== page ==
Published online by Cambridge University Press: 12 September 2012
6 JUNE 1491 was a day of high drama at the collegiate church of Saint-Omer in northern France. At a meeting held that day, the chapter officially fired the succentor, Malin Alixandre, from his post as master of the church's six choirboys and ordered his removal from the house that he shared with them. This action stimulated a quick and strident response from the church's cantor, Jehan de Hemont, who was emphatic that the right of hiring and firing the master of the boys was his alone. For its part, the chapter claimed that the cantor's business was limited to overseeing the maintenance and instruction of the boys and their house, and that the right of appointment was theirs alone. Enraged at what he perceived as an infringement of his rights of office, the cantor walked out of the chapter meeting saying that he would resort to the process of law.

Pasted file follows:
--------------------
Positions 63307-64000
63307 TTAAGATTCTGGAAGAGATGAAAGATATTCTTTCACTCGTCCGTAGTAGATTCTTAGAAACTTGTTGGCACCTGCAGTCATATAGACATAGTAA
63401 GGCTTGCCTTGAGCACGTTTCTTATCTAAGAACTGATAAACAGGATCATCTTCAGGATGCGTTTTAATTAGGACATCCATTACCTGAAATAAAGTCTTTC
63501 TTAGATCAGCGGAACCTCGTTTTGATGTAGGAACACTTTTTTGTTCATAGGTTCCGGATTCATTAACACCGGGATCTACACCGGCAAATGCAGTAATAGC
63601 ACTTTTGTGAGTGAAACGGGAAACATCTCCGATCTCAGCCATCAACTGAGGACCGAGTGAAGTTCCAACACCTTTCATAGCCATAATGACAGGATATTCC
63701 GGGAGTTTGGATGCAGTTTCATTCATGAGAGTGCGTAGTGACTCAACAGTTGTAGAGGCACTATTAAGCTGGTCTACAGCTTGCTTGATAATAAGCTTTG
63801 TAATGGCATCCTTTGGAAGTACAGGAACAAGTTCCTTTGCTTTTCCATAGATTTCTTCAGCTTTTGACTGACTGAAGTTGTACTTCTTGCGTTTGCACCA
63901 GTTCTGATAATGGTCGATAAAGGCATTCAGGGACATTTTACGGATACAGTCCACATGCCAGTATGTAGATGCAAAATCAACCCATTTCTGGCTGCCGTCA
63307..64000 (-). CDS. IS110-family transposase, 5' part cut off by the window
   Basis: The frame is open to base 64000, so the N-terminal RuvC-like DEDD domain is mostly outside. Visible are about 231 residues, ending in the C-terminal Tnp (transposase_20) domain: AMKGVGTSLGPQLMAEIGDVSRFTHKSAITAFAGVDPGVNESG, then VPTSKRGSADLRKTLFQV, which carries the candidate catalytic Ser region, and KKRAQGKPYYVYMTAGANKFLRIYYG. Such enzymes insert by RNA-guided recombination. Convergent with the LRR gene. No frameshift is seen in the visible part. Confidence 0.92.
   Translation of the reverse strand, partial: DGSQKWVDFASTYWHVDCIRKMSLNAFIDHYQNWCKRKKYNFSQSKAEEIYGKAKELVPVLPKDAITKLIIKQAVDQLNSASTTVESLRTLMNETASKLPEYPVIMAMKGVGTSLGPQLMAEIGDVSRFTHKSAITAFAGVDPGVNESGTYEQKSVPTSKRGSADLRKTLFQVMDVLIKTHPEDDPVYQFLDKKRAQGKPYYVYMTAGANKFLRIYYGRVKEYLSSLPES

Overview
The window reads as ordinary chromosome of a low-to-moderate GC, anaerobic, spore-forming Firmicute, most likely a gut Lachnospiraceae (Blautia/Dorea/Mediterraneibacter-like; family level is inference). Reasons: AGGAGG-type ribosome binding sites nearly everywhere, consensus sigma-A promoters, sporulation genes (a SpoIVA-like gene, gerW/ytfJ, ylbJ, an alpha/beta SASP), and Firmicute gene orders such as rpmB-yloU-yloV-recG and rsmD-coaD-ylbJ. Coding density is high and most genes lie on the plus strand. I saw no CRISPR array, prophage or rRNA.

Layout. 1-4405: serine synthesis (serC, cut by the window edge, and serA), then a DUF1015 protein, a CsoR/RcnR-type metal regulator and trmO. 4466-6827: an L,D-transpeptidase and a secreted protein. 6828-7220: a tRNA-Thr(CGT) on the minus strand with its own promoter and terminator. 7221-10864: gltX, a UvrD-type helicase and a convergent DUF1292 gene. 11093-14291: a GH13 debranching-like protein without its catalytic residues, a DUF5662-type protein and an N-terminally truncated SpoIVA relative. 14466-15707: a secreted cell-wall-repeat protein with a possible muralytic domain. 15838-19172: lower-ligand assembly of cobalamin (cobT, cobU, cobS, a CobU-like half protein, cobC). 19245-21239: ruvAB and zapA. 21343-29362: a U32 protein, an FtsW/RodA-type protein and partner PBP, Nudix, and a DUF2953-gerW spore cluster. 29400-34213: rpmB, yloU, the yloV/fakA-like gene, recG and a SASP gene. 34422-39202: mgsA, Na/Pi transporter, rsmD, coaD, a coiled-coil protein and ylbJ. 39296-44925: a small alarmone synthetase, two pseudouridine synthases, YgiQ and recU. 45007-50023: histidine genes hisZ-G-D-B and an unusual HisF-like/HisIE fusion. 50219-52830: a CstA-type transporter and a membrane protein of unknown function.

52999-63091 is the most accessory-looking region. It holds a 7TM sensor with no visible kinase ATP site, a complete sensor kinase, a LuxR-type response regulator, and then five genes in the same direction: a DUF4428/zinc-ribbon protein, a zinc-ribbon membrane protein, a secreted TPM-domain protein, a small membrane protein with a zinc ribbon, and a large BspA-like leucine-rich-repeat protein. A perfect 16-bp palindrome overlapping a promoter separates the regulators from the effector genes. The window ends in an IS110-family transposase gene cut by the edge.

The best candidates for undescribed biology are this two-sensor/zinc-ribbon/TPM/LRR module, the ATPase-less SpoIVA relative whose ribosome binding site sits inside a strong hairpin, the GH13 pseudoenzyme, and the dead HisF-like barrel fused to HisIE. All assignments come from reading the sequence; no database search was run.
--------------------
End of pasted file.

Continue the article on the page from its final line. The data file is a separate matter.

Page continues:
That Hemont was indeed within his rights seems clear repeatedly from the wording of chapter entries detailing appointments of masters of the boys, including one whereby, little more than three months earlier, Alixandre had himself been assigned to the position from which he was now being ejected:
On the twenty-first of February the lord and master Johannes de Hemont, cantor of this church to whom it concerns by reason of his office to present a master learned in singing for the instruction of the six choirboys, this day in the accustomed fashion presented to my lords in chapter lord Malin Alexandre, whom the lords graciously admitted.